This edition of "How I Landed My CIO Job" features Mark Sherwood, who joined Nuance Communications as SVP & CIO in July 2018.

Steve Rovniak: Have you spent your entire career in IT?

Mark Sherwood: No. In fact, early on, I assumed I would be pursuing a career in cancer research. I got my undergraduate degree in Chemistry from University of California, Irvine, and I was dead set on becoming a research scientist. I did cancer research for four years. Then, as I got more involved with software and IT while doing research, I gradually became more interested in technology, and my career started turning in a different direction.

Where did you work before you joined Nuance?

Mark Sherwood, CIO, NuanceI was VP of Information Technology at Symantec, the cyber security software company, for about four years, reporting to the CIO. Prior to that, I was at Cisco for nearly 18 years in multiple senior IT and engineering roles. When I left there in 2014, my title was Senior Director of Business Intelligence and Analytics.

What did you know about Nuance when you first heard of the CIO opportunity?

I knew about the company, and was familiar with Dragon software. I am a big fan of voice automation in cars, but at the time, I had no idea that it was Nuance’s technology behind it.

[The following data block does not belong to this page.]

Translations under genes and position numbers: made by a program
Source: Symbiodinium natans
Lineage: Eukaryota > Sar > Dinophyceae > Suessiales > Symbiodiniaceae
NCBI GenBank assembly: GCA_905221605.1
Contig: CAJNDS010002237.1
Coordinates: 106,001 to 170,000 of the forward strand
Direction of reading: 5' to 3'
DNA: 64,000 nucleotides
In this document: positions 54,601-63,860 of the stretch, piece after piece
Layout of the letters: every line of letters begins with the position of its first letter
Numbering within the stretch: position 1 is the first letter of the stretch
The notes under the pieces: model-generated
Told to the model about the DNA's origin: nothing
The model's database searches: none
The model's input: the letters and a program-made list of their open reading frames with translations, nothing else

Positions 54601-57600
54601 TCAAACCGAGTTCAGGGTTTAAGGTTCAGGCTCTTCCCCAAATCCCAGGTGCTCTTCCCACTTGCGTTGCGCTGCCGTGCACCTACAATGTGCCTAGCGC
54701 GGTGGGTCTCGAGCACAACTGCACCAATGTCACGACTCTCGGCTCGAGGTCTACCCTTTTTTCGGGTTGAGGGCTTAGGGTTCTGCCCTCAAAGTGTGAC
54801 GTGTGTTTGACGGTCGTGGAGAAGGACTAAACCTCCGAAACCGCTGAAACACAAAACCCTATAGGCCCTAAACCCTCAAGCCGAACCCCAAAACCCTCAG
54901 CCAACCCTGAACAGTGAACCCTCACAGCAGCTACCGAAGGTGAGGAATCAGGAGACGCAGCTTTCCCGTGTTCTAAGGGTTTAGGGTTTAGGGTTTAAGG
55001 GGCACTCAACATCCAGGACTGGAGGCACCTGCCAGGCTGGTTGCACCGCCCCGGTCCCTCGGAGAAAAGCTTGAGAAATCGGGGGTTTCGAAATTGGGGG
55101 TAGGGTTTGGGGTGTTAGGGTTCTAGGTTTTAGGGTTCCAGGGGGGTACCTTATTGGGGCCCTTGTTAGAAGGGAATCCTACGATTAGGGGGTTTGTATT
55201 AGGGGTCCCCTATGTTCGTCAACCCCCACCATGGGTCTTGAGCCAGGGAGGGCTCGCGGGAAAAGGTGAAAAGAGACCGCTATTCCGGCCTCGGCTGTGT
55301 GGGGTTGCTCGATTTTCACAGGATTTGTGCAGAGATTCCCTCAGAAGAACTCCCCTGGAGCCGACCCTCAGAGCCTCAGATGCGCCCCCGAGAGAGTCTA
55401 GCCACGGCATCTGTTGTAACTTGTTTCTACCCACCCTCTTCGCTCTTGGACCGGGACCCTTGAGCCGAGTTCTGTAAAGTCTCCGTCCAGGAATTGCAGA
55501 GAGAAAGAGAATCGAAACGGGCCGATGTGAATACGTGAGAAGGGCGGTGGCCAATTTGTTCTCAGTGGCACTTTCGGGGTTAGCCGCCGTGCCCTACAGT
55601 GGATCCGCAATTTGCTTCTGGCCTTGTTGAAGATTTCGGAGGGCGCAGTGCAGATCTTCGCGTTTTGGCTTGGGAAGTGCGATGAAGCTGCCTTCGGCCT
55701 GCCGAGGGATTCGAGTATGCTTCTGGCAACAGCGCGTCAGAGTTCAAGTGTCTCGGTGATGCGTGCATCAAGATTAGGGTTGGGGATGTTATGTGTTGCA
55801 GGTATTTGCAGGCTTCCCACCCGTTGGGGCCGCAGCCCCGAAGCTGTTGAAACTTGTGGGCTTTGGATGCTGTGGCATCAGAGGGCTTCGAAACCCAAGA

At the time, were you eager for your first CIO role?

Yes, I think so, but it wasn’t about the title per se. It was about the responsibilities. I wanted the broader view into the entire IT organization. When you own just a portion of it, you don’t always get to see the whole picture and so it is more challenging when making decisions that affect the whole organization.

What else piqued your interest?

One word: Transformation. If a company is looking to just “keep lids on pots” and reduce costs, there are people better at that than I am. That won’t fire me up. The idea of a transformation and what the company was becoming, the future vision, and the new leadership are what sold me on the opportunity. Our CEO Mark Benjamin has been here just three or four months longer than I have and has already made tremendous progress in evolving the company.

What was Nuance looking for in their new CIO?